Diocese: Diocese of New York and New Jersey
Deanery: New Jersey Deanery
11 Wilkins Station Rd
Medford, New Jersey 08055
24 Colmar Rd
Cherry Hill, NJ 08002
Cherry Hill, NJ 08003
From the New Jersey Turnpike
Take the Turnpike south to exit 4 and follow Route 73 SOUTH to the Marlton Circle where Route 70 intersects Route 73. Follow directions from Marlton Circle (below).
Take the Route 70 EAST exit to the Marlton Circle where Route 70 intersects Route 73. Follow directions from Marlton Circle (below).
From Marlton Circle
Drive EAST on Route 70. After approximately 4 miles, you will come to a light and see a Burger King and an Acme on your left. As you pass Medford Ford on your right, you will see the Union Fire Station and a Rita’s Water Ice. At the next light, turn left on to Medford-Mt. Holly Rd, Route 541. Turn at the first right, Wilkins Station Rd and then make the first left into the Church parking lot.
Schedule of Services
5:00 PM Great Vespers.
9:30 AM Church School and Adult Education (Fall-Winter).
10:00 AM Divine Liturgy (9:30 AM in summer).
The Orthodox Church of the Holy Cross was founded in 1973 with the conviction that Orthodoxy was a gift that did not require the acquisition of certain language skills or the love of any particular ethnic cuisine or culture. All these could and indeed would be celebrated in their own time and way but they would not be the central organizing principles. In taking the name of the Holy Cross the parish leaders sought to bring together under this universal Christian “symbol” the deepest yearnings of all people to “know God and Jesus Christ whom He has sent.” (John 17:3)
The first concrete step came wit a letter written by Alexander Leon and Dennis Siry on May 9, 1973 asking the late Metropolitan Ireney for permission to start an Orthodox Church in southern New Jersey. After a number of organizational meetings and the participation of the dean, Fr John Nehrebecki, the first Divine Liturgy was celebrated on September 16, 1973, at a school in Cherry Hill.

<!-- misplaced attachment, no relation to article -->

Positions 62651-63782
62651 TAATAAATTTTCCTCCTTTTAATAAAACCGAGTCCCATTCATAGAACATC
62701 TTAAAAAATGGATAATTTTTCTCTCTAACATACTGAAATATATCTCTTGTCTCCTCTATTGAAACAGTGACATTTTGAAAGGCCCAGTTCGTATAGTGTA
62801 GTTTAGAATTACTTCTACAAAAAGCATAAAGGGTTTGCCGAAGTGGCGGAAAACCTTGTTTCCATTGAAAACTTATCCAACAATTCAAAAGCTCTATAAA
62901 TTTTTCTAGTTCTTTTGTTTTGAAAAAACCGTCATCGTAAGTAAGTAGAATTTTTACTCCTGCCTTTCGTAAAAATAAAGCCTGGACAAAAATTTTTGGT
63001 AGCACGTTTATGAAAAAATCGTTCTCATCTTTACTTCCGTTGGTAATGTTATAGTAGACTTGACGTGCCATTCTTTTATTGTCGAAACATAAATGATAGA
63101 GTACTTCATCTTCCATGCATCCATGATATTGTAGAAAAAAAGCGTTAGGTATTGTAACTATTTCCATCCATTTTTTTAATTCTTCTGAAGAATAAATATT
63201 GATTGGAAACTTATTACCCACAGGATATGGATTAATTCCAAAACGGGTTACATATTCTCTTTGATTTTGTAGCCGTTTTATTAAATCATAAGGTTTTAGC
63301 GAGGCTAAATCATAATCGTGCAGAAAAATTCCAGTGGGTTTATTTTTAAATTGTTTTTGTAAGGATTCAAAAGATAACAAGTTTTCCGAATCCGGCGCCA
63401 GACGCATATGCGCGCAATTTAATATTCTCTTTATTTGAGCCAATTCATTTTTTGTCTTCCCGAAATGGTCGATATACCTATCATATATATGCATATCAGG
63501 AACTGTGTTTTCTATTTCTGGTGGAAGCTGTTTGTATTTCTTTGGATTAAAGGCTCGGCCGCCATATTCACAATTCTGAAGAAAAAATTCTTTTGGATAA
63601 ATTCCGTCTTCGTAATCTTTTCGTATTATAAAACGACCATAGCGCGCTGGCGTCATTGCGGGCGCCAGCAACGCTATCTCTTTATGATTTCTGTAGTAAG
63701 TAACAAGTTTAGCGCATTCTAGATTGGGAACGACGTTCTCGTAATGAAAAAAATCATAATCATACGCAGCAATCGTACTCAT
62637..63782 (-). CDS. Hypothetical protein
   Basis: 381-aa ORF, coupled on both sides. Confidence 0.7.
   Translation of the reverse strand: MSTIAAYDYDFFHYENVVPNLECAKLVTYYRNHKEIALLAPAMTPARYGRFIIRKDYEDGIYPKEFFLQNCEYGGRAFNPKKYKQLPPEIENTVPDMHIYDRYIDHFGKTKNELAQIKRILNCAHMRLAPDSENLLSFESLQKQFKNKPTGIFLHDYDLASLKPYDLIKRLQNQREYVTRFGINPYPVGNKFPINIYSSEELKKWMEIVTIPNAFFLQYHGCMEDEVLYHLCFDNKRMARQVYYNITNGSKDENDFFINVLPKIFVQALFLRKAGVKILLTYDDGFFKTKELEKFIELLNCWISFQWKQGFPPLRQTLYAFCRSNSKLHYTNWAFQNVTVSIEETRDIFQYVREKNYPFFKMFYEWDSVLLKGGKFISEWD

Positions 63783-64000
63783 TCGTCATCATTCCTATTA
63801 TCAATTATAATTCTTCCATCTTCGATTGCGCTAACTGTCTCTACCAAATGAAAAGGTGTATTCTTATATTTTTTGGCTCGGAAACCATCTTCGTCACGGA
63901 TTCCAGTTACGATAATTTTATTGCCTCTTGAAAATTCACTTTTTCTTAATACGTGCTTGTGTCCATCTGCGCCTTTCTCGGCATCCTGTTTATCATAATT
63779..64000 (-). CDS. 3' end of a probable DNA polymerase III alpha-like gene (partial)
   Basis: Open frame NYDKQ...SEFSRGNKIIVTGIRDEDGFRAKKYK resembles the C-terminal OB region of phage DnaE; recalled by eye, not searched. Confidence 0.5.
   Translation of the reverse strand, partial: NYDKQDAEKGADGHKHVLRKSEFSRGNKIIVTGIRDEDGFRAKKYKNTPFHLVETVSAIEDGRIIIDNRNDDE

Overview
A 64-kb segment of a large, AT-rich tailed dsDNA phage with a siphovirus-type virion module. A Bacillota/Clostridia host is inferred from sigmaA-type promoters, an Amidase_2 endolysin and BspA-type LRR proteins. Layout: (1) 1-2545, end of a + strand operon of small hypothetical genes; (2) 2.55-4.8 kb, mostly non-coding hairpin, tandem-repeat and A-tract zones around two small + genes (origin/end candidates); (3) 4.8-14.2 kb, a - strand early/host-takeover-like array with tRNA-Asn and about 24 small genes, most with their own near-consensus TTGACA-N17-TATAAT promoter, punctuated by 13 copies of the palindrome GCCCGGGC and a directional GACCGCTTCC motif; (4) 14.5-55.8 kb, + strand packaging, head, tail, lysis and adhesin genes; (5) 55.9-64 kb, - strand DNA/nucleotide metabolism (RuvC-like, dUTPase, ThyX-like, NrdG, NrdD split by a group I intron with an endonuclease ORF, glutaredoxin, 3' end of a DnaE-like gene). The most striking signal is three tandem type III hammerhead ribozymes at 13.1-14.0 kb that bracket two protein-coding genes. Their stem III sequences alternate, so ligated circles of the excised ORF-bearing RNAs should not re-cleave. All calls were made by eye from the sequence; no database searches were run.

Shortly after that, Fr Anthony Pluth was ordained to the Priesthood and assigned as pastor, a position he held until 1986. From 1975 until 1984, when it purchased its present facility, the community utilized space within the hall of a local Roman Catholic Church.
The parish membership of approximately 100 adults is represented by many different backgrounds: Arabic, Carpatho-Russian, Greek, Russian, Serbian, and Ukrainian, as well as many converts to the Orthodox Faith. As such, it draws people from nearly an hour radius of its location in southern New Jersey (outside of Philadelphia).
Over the years many creative and supportive people have given of their talents and resources. Of particular importance has been the work and generosity of its women’s organization, St Helena’s Guild. Alexander Leon has added greatly to the aesthetical beauty of the community’s worship with his craftsmanship in designing and carving the altar, iconostas, center table, processional cross, and icon stands. The parish has also been blessed with one of its own sons, Alexander Gerken, attending St Vladimir’s Seminary, becoming an Orthodox Monastic, and being ordained to the Priesthood. Fr Sergius (as he is now known) has served, among other places, as the pastor of Three Saints Church in Old Harbor, Alaska, and presently at Holy Resurrection Church, Berlin, New Hampshire.
The parish’s most signioficant annual fundraising project is a Fall Festival (Held in September) that incorporates the sale of ethnic foods, imported and craft items, with a variety of musical and dance performers.
Church school classes and adult education take place on Sunday morning before the Divine Liturgy. Other educational opportunities—guest speakers and presentations—are offered during the year, as well as a summer church school program. The parish prepares monthly meals for a local soup kitchen and donates to other local and national church causes as the need arises.
In 1986, Fr John Shimchick was assigned as the church’s pastor. Since that time the parish has continued to grow and be challenged by the gift of the Orthodox Faith. It has sought to develop ways, both educational and social, that allow for this Faith to shape its own community life and to be shared with the greater community.